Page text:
Tuesday, July 17, 2007
Review: Rod Piazza at Moe's Alley Friday: Is the Blues Dying?
In a club that was only half full for a great West Coast blues band, Rod Piazza and the Mighty Flyers, one had to wonder about the future of the blues.
Moe's Alley owner Bill Welsh thinks touring blues is a dying art form, and has scaled back the music at was once an all-blues venue (It used to be Moe's Alley BLUES Club). He's doing better these days with reggae, roots rock, world music and jam bands.
That was obvious when Rod Piazza, his wife Honey, and guitarist Henry Carvajal tore down the house Friday, and the house was way too sparse.
Check some video.
Piazza, who studied with and later played with George "Harmonica" Smith, has pushed his music into jazz territory, backed richly by wife Honey on keys, who keeps getting better and better, and maybe the most under-known guitarist out there today, Henry Carvajal.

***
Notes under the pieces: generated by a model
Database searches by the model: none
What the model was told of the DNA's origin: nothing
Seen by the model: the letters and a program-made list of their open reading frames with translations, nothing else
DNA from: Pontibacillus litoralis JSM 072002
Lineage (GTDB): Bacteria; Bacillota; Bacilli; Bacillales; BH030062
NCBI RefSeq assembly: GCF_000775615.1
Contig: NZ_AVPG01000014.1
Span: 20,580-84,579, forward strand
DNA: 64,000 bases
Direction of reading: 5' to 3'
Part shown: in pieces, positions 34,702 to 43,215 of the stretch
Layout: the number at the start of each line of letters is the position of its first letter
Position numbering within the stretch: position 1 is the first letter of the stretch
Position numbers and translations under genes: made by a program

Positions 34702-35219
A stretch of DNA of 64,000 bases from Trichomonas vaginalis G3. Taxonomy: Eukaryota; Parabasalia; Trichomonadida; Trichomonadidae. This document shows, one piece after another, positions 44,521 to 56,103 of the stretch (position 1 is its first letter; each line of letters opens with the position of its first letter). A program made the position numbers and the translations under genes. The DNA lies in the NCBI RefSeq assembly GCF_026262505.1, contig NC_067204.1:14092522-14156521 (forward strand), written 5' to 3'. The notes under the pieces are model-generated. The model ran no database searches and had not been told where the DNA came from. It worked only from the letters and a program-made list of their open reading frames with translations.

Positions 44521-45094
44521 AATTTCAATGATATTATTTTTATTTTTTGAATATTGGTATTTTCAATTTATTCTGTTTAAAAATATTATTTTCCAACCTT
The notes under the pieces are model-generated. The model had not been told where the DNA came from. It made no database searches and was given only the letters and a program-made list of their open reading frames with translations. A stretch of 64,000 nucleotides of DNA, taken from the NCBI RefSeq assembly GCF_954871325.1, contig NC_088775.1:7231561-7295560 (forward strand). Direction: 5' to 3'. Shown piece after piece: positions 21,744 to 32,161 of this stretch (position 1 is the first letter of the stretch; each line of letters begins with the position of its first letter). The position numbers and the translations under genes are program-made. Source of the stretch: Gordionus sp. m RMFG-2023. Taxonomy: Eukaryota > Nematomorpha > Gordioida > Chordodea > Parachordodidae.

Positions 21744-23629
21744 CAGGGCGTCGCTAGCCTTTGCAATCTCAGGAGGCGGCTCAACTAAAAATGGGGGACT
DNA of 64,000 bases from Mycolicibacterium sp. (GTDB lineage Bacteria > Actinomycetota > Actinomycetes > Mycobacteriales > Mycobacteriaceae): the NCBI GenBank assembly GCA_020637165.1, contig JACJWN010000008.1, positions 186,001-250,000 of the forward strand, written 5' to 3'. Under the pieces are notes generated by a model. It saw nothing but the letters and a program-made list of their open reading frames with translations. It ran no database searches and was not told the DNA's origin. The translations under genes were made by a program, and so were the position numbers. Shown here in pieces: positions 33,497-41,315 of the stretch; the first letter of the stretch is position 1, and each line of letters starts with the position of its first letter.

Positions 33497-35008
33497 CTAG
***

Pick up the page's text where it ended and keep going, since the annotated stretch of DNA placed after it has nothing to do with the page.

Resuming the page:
So the question is: what happens now that the first generation of great African American bluesmen is almost gone. Will people pay to see the mostly white players who have stepped into their shoes?
Is this the end of the form, or will generations ahead eventually appreciate the likes of Piazza, Mark Hummel, Shane Dwight, Jason Ricci, Gary Smith, John Garcia and any number of third-generation players.